Read to Lead: Hispanic + Latin Heritage Month Panel

Midtown Reader is encouraging you to come to listen, engage, and participate with our Hispanic and Latin Heritage month panelists!

Midtown Reader is a community staple that is dedicated to creating an inclusive meeting ground for readers of all backgrounds to Read, Think, and Share together. Our Read to Lead panels brings Leaders from our community to discuss what books have shaped them into who they are today.

Our panelists for this month are:

Camille Vilela-Jones:

Born and raised in Brazil, Camille Vilela-Jones is a professor at the English department at FSU. She is also a member of the Tallahassee Hispanic theater. She has taught several literature courses including Latinx literature. She loves reading the most about Brazilian history; in fiction, she has a special admiration for Latinx short stories.

Estefanía Vallejo Santiago:

Estefanía Vallejo Santiago investigates the visual production of Black and Indigenous heritage in Puerto Rico, with a methodological interest in decolonial and critical race art history. She is interested in sites where race-based narratives are shown in public spaces within contemporary politics of cultural production and national rhetoric. Estefanía aims to expand this research by continuing my work on muralism throughout contemporary Puerto Rico and thereby contributing to scholarship on Latinx and Latin American art history as well as critical race theory, decolonial theory, and spatial studies.

Estefanía’s research intersects with aspects of colonialism and engages primarily with contemporary muralists of African descent such as Damaris Cruz and David Zayas. She analyzes the representation of Blackness in public art and media as methods of heritage to discuss its importance in relationship to cultural production and the subversion of Hispano-centered cultural hegemony. Her contribution to Puerto Rican studies would be to bring scholarly study to contemporary mural programs on the island as heritage processes in relation to the island’s five-hundred-year colonial history and ongoing U.S. imperialism. This discussion is necessary to aid in the re-imagining of Puerto Rican Blackness from a spatial perspective and its relation to national identity.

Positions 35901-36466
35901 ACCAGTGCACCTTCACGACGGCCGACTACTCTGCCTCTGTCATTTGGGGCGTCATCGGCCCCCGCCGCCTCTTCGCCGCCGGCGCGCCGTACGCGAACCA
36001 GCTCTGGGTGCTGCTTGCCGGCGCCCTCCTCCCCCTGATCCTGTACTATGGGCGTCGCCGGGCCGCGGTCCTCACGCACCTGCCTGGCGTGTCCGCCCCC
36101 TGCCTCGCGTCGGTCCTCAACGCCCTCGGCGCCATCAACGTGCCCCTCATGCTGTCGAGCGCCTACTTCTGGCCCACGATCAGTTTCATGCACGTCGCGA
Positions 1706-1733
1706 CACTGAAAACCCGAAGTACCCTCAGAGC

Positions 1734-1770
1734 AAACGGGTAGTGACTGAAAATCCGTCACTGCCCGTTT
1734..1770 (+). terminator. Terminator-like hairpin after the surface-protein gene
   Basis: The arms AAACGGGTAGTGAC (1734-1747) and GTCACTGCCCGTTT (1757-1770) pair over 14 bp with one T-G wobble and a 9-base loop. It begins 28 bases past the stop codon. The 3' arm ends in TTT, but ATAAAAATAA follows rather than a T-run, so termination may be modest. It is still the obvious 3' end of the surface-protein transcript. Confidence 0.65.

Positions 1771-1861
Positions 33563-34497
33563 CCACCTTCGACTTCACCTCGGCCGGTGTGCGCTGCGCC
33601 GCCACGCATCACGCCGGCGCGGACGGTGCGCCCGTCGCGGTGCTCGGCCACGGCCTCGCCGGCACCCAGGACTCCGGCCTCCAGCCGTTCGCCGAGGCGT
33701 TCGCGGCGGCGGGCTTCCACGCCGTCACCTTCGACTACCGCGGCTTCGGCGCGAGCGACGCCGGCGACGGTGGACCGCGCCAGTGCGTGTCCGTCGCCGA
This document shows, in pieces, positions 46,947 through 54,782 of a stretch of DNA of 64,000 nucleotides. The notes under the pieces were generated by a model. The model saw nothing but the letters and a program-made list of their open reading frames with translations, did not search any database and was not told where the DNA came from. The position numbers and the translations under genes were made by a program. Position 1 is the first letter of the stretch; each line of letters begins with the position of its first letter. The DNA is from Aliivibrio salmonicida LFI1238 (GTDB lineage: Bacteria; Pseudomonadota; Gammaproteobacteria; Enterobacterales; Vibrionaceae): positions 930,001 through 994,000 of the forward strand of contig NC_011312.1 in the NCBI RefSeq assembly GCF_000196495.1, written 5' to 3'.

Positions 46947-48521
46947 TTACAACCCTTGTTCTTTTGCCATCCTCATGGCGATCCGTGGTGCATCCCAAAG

Diego Mejía Prado

Diego Mejía Prado was born in Colombia. He is a biologist from Universidad Javeriana in Bogotá. After doing research in plant genetics at Universidad Javeriana and University of Delaware, in the United States, Diego joined Florida State University where he wrote his dissertation under the supervision of Dr. Juan Carlos Galeano. Broadly, his research interests intersect topics both from the natural sciences and humanities, like environmental issues, history, ecocriticism, and the relationship between nature and culture, specifically in riverine and indigenous communities in Amazonia. For his Ph.D. research, Diego studied new strategies of environmental protection and exploitation in natural resources dependent communities in the Peruvian Amazon.



Event date: 
Wednesday, October 12, 2022 - 7:00pm to 8:00pm
Event address: 
1123 Thomasville Rd
Tallahassee, FL 32303